The shriek of whistles pierces the air, dykes tease the crowd with their purring engines. A sea of happy, shiny peepaleenys. A similar spark was ignited at the party, although I’m a little foggy on details.

If it was your first Mardi Gras, odds are you’ll be back. Odds are you’re aching for that tingle in your bum — that rush of pride, joy, and inclusion — new feelings, perhaps, for queer youth. Embrace them.

A nutter in a dumbass kangaroo costume was yelling insults parade-side, but was swiftly removed. I was in toilet paralysis, as those portaloos scare me. I’m afraid if I enter one I’ll never make it back out.

We found ourselves wedged between a posse of older Bears, a snappy fashionista from Singapore, and an elderly husband and wife from Wyong, who were quite the poem in salmon. We couldn’t have asked for a more diverse mix.
For those moments, we were equals.

I was chuffed to see respect for our protesting pioneers cheerfully peppered with flagrant celebrations, all underpinned by the call for equality. The message was clear. Queer rights are human rights. All love is equal.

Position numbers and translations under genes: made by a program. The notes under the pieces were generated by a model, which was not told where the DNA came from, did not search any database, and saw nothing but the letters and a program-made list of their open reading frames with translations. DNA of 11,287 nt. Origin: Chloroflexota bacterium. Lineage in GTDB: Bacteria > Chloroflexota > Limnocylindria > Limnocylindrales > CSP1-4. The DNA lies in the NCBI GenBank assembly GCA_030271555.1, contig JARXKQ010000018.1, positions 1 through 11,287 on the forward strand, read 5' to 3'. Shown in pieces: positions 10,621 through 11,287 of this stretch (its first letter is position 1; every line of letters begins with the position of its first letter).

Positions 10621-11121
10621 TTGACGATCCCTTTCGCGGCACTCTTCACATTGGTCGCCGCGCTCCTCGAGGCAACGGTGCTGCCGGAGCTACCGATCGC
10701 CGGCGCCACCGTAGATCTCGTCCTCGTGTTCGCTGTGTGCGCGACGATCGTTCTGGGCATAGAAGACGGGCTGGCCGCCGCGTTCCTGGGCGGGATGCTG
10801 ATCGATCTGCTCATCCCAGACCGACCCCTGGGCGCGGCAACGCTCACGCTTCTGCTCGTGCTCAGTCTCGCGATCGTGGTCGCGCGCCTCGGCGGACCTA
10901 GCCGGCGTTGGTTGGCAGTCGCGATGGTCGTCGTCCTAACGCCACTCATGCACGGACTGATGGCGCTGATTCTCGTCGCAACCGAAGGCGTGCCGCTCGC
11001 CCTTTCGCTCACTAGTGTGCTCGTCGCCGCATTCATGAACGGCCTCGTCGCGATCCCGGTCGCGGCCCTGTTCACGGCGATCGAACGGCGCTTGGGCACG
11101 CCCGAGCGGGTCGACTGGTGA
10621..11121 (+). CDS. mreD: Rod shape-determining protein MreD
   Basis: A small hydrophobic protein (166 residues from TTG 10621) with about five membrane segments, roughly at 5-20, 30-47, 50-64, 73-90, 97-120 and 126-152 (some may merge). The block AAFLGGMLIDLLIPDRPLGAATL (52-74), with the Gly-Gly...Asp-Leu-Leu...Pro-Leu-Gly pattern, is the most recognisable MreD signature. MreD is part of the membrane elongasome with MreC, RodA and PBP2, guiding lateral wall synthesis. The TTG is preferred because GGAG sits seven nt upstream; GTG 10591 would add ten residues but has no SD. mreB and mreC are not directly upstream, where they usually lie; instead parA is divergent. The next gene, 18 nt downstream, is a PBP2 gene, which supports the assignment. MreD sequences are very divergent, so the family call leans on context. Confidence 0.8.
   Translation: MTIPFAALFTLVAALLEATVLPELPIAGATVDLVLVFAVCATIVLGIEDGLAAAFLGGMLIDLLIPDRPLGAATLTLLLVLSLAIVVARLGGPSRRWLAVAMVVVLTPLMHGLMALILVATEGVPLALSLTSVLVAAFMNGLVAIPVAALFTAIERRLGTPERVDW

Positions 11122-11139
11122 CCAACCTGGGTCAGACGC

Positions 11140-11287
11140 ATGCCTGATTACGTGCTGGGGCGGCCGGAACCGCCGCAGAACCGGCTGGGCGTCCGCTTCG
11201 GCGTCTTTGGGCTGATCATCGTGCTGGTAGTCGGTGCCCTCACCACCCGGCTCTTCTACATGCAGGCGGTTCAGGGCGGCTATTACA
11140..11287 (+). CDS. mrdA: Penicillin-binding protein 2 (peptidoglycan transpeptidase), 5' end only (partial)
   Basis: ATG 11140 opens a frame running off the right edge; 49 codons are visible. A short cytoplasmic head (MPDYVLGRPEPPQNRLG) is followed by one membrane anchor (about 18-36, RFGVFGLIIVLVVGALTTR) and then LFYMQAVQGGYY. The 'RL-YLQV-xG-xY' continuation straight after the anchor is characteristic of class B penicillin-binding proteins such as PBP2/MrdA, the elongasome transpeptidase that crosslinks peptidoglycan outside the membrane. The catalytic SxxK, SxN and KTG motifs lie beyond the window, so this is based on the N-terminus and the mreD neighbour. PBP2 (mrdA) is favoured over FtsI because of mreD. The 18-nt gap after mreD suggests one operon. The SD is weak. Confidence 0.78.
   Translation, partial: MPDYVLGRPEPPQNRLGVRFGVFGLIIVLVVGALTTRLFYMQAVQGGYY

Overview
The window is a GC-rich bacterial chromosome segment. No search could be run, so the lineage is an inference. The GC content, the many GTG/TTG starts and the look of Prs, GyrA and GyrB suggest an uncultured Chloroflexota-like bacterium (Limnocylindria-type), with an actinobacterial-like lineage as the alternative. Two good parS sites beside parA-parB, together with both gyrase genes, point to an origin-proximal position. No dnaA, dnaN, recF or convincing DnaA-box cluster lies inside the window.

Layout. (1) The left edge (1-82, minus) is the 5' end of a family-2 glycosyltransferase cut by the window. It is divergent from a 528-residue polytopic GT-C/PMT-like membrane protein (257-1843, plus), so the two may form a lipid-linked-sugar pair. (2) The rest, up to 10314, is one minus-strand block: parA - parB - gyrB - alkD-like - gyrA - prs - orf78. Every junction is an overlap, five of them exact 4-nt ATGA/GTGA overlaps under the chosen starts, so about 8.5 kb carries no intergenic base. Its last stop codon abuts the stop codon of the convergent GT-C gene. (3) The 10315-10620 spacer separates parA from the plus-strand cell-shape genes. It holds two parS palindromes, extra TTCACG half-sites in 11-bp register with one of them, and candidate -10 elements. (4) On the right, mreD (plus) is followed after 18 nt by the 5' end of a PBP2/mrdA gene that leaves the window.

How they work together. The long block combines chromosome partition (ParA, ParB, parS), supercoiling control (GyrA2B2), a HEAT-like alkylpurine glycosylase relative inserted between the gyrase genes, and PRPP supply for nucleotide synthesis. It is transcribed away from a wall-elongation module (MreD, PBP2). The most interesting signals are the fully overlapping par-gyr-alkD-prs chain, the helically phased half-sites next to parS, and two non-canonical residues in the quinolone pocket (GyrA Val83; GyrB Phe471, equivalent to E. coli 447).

And so, off the back of NMG’s edict to consult with community, the parade was still a success. Mind you, I was so excited, I think a bit of wee came out.

But as the fanfare fades and the glitter settles, by no means should we take our eyes off the prize. I don’t trust that perfunctory, god-bothering Twitterbug anymore. I’m nonplussed with his ‘sauce bottles’ and calculated rhetoric. I’m no political commentator, but the majority of Australians support same-sex marriage — so what’s the problem?

Why isn’t equality a ‘shovel-ready’ policy?

And why do the loudest voices often come from those who do least? If you’re one of these disenfranchised armchair cynics, maybe ask yourself what you’ve done for your community lately. I’m always dumbfounded by the whingers who haven’t even been to Mardi Gras, much less volunteered.

And to Canberra and the kangaroo bigot, I give you this — we’re here, we’re queer, get used to it, Skippy.

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